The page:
“Faye, I think I understand what happened between you and Arwen, at least in some ways,” she began. “I understand the struggles you faced, and the pain you are in. And I think I can help you work through it, to understand Arwen’s side as much as I do yours.”

A look that could have been anger appeared for a second on Faye’s face, but it was gone before Gimli could look again. The blood-drinker had turned away from Maida, resting her head against the neck of the pony. It appeared that thinking of Arwen was causing Faye great pain, though Gimli couldn’t understand why. As far as he knew, Faye had been the one that had started the trouble.

“Our time has passed, Maida,” the blood-drinker said after several silent moments. “Arwen chose death over me. I cannot change that. And I will never understand why.”

“That is why I came,” Maida said quickly. “Why do you not want me to help you?”

Faye twisted around, glaring harshly at Maida.

“Because I do not want to understand,” she snapped, her voice wavering slightly. “If Arwen has chosen to turn her back on me, on Celebrían, on her people. . .”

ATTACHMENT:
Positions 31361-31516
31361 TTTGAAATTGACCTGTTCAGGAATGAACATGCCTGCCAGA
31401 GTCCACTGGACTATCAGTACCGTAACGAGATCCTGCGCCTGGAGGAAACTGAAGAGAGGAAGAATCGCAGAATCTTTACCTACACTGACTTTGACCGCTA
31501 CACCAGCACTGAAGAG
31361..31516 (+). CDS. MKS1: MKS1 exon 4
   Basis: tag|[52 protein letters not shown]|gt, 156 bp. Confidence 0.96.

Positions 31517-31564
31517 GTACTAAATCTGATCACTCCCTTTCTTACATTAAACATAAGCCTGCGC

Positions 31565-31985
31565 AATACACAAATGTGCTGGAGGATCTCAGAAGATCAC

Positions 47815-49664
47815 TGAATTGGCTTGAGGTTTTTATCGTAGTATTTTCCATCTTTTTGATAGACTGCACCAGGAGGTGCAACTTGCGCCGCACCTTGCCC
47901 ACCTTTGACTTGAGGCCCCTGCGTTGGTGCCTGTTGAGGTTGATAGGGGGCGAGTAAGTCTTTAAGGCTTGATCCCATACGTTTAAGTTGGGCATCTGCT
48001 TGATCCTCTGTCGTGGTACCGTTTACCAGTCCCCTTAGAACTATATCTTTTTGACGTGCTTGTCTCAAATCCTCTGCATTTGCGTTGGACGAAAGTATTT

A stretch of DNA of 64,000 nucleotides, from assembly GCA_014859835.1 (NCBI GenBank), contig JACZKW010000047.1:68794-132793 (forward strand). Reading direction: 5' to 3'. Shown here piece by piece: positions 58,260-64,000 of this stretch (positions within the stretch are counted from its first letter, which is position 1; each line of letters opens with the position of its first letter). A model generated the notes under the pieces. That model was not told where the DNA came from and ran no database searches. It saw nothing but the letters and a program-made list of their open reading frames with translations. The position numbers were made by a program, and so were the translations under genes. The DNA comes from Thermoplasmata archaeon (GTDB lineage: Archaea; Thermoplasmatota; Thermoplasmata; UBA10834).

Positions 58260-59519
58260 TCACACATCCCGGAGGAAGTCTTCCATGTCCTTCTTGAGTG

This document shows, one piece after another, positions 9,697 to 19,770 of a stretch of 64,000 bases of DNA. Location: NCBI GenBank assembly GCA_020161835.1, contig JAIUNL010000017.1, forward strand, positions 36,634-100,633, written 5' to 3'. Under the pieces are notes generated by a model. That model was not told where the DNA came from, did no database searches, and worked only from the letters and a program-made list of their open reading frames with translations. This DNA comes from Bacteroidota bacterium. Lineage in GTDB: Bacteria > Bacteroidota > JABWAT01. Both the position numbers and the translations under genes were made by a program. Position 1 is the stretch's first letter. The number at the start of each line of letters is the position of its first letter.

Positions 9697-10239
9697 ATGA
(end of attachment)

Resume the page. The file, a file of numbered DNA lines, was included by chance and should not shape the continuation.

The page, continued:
Faye’s temper seemed to be rising with each word she spoke. Atego took a nervous step backward, and Gimli quickly lowered himself to the ground, not wanting to be riding the beast should the blood-drinker spook it. Ancalima moved to stand by him.

“Faye will not hurt Maida,” Gimli heard her whisper in his ear. “So relax your axe, Dwarf.”

After a moment’s hesitation, Gimli lowered his axe, but did not turn away his suspicious glare from Faye. The blood-drinker seemed to be struggling to quell her anger.

“If Arwen has chosen to waste her gift of immortality. . .” Faye began, still speaking to Maida and taking deep breaths as she did so, “. . .and to forget everything I ever tried to teach her about how precious that gift is. . .then so be it.”

Faye slowly pulled herself onto Bill’s back, the pony turning his head to her as she settled into the saddle and leaned down to force her crippled left leg into place. Maida approached and helped Faye place her right foot into the stirrup.